Surg Endosc DOI 10.1007/s00464-013-3341-5

and Other Interventional Techniques


Learning curve for transanal endoscopic microsurgery: a single-center experience Antonio Maya • Andrew Vorenberg Myrian Oviedo • Giovanna da Silva Steven D. Wexner • Dana Sands

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Received: 5 June 2013 / Accepted: 14 November 2013 Ó Springer Science+Business Media New York 2013

Abstract Introduction Transanal endoscopic microsurgery (TEM) was first published by the late Professor Buess in 1983. The procedure initially had a slow acceptance due to its perceived difficulty, the cost of the equipment, and limited indications. However, the widespread adoption of laparoscopic colorectal surgery provided an impetus to increase the penetration of the platform. The purpose of this study was to evaluate the TEM learning curve (LC). Methods After institutional review board approval, all patients who underwent TEM, from November 2005 to October 2008 were identified from a prospective database. The operations were performed by a single, board-certified colorectal surgeon (DRS), after learning the technique from Professor Buess. Patient, operative, and postoperative variables were obtained by retrospective chart review. Rates of excision in minutes per cm2 of tissue were calculated. The CUSUM method was used to plot the LC. Variables were compared using v2 and Student’s t test. A p \ 0.05 was considered significant. Results Twenty-three patients underwent TEM (median age 61 years, 69.5 % male). Mean operative time was 130.5 (range 39–254) min, and the mean specimen size was 16.6 (7.4–42) cm2. Average rate of excision (ARE) was 8.9 min/cm2. A stabilization of the LC was observed after the first four cases, showing an ARE of 13.8 min/cm2 for the first four cases versus 7.9 min/cm2 for the last 19 cases (p = 0.001).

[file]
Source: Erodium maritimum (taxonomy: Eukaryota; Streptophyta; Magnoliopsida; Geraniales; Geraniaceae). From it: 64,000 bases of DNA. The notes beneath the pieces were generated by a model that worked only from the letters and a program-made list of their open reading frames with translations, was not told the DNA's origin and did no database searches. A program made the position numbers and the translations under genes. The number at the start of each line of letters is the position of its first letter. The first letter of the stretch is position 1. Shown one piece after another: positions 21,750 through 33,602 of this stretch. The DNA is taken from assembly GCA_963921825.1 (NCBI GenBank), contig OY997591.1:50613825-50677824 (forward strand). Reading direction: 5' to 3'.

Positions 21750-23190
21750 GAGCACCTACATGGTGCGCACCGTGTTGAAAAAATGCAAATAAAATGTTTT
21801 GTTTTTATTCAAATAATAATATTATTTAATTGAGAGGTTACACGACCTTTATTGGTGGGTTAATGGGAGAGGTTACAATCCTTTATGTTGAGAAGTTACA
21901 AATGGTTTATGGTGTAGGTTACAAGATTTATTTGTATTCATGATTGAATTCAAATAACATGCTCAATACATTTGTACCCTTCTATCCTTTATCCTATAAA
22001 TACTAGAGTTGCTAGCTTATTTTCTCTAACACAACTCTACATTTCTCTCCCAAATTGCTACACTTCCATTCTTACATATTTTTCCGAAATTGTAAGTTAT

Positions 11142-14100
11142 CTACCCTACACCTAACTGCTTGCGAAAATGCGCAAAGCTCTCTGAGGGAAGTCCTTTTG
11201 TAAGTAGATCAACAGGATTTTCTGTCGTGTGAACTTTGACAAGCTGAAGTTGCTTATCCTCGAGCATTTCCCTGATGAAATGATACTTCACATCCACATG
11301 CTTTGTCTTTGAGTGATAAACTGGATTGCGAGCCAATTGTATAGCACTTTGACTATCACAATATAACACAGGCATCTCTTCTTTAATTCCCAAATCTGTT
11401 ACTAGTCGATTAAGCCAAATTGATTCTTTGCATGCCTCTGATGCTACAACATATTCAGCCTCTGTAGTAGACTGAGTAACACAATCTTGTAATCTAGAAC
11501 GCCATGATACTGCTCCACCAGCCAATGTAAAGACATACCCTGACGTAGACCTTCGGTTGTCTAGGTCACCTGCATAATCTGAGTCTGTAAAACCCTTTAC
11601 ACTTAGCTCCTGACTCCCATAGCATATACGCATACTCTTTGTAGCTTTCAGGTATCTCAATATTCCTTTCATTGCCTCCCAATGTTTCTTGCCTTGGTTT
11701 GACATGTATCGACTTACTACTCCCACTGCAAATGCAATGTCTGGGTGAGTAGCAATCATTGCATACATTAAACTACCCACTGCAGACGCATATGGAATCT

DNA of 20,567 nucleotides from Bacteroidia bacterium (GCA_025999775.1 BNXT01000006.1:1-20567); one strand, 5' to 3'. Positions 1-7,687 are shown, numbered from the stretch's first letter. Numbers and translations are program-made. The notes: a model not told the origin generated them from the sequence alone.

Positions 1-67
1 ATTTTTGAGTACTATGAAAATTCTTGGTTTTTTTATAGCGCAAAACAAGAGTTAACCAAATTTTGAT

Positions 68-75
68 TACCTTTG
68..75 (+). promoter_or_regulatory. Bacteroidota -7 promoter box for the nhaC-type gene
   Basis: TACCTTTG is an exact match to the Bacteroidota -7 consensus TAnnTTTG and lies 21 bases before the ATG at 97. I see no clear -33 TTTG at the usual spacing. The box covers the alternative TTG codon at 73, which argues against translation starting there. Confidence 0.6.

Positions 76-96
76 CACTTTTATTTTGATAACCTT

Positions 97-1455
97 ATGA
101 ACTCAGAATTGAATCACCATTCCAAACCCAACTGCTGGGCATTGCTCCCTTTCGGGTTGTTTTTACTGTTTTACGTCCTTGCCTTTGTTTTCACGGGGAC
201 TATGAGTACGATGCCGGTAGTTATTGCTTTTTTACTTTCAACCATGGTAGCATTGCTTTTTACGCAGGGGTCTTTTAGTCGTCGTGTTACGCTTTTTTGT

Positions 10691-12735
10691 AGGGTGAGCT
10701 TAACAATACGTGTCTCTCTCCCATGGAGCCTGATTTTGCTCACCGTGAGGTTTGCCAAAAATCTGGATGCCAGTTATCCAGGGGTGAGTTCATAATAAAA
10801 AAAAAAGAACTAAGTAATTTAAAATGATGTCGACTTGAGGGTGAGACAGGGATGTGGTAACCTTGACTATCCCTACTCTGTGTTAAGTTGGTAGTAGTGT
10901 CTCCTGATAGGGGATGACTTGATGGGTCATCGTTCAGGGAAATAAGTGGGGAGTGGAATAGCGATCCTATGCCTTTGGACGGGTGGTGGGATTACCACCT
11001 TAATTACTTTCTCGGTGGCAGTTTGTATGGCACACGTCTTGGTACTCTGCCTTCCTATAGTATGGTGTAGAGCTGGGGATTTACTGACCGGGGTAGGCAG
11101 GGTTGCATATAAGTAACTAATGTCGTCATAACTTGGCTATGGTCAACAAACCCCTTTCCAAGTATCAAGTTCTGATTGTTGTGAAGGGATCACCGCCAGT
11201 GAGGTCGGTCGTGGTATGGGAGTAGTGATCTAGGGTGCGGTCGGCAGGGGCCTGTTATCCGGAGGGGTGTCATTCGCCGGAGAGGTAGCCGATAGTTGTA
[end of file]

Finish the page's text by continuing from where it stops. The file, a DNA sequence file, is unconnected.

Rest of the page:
A. Maya  A. Vorenberg  M. Oviedo  G. da Silva  S. D. Wexner  D. Sands (&) Department of Colorectal Surgery, Cleveland Clinic Florida, 2950 Cleveland Clinic Blvd, Weston, FL 33331, USA e-mail: [email protected]

An additional rising and leveling of the LC was observed after the first 10 cases, when an increasing number of lesions located cephalad to 8 cm from the dentate line were being resected (lesions above 8 cm in the first 10 cases: 20 % vs. last 13 cases: 61 %; p = 0.04). Conclusions The ARE significantly declined after the first four cases. The LC for TEM is associated with a significant decrease in operative time after four cases. Keywords Learning curve  Transanal endoscopic microsurgery  Single center  Rectal cancer  Rectal tumor  Recurrence  Dysplasia  Adenocarcinoma